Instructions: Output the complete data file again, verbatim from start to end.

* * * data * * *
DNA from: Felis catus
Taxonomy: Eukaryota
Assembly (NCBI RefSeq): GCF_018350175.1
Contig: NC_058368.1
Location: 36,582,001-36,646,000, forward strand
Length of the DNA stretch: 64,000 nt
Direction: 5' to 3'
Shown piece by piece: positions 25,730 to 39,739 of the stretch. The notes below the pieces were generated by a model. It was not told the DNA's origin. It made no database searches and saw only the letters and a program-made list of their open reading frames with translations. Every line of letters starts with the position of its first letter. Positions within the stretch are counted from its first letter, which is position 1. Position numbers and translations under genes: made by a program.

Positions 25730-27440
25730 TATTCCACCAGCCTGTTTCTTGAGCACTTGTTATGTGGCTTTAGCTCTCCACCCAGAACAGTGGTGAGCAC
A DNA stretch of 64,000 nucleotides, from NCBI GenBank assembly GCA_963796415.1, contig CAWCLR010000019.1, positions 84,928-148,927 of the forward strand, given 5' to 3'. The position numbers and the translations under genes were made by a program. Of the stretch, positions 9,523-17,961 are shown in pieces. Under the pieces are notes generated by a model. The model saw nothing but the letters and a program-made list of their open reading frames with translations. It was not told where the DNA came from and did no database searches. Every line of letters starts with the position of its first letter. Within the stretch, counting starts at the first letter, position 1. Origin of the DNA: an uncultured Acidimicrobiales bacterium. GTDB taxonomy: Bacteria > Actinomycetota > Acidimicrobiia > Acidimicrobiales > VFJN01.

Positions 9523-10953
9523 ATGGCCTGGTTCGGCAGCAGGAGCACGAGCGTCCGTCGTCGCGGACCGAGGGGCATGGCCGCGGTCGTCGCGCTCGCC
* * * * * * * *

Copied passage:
DNA from: Felis catus
Taxonomy: Eukaryota
Assembly (NCBI RefSeq): GCF_018350175.1
Contig: NC_058368.1
Location: 36,582,001-36,646,000, forward strand
Length of the DNA stretch: 64,000 nt
Direction: 5' to 3'
Shown piece by piece: positions 25,730 to 39,739 of the stretch. The notes below the pieces were generated by a model. It was not told the DNA's origin. It made no database searches and saw only the letters and a program-made list of their open reading frames with translations. Every line of letters starts with the position of its first letter. Positions within the stretch are counted from its first letter, which is position 1. Position numbers and translations under genes: made by a program.

Positions 25730-27440
25730 TATTCCACCAGCCTGTTTCTTGAGCACTTGTTATGTGGCTTTAGCTCTCCACCCAGAACAGTGGTGAGCAC
A DNA stretch of 64,000 nucleotides, from NCBI GenBank assembly GCA_963796415.1, contig CAWCLR010000019.1, positions 84,928-148,927 of the forward strand, given 5' to 3'. The position numbers and the translations under genes were made by a program. Of the stretch, positions 9,523-17,961 are shown in pieces. Under the pieces are notes generated by a model. The model saw nothing but the letters and a program-made list of their open reading frames with translations. It was not told where the DNA came from and did no database searches. Every line of letters starts with the position of its first letter. Within the stretch, counting starts at the first letter, position 1. Origin of the DNA: an uncultured Acidimicrobiales bacterium. GTDB taxonomy: Bacteria > Actinomycetota > Acidimicrobiia > Acidimicrobiales > VFJN01.

Positions 9523-10953
9523 ATGGCCTGGTTCGGCAGCAGGAGCACGAGCGTCCGTCGTCGCGGACCGAGGGGCATGGCCGCGGTCGTCGCGCTCGCC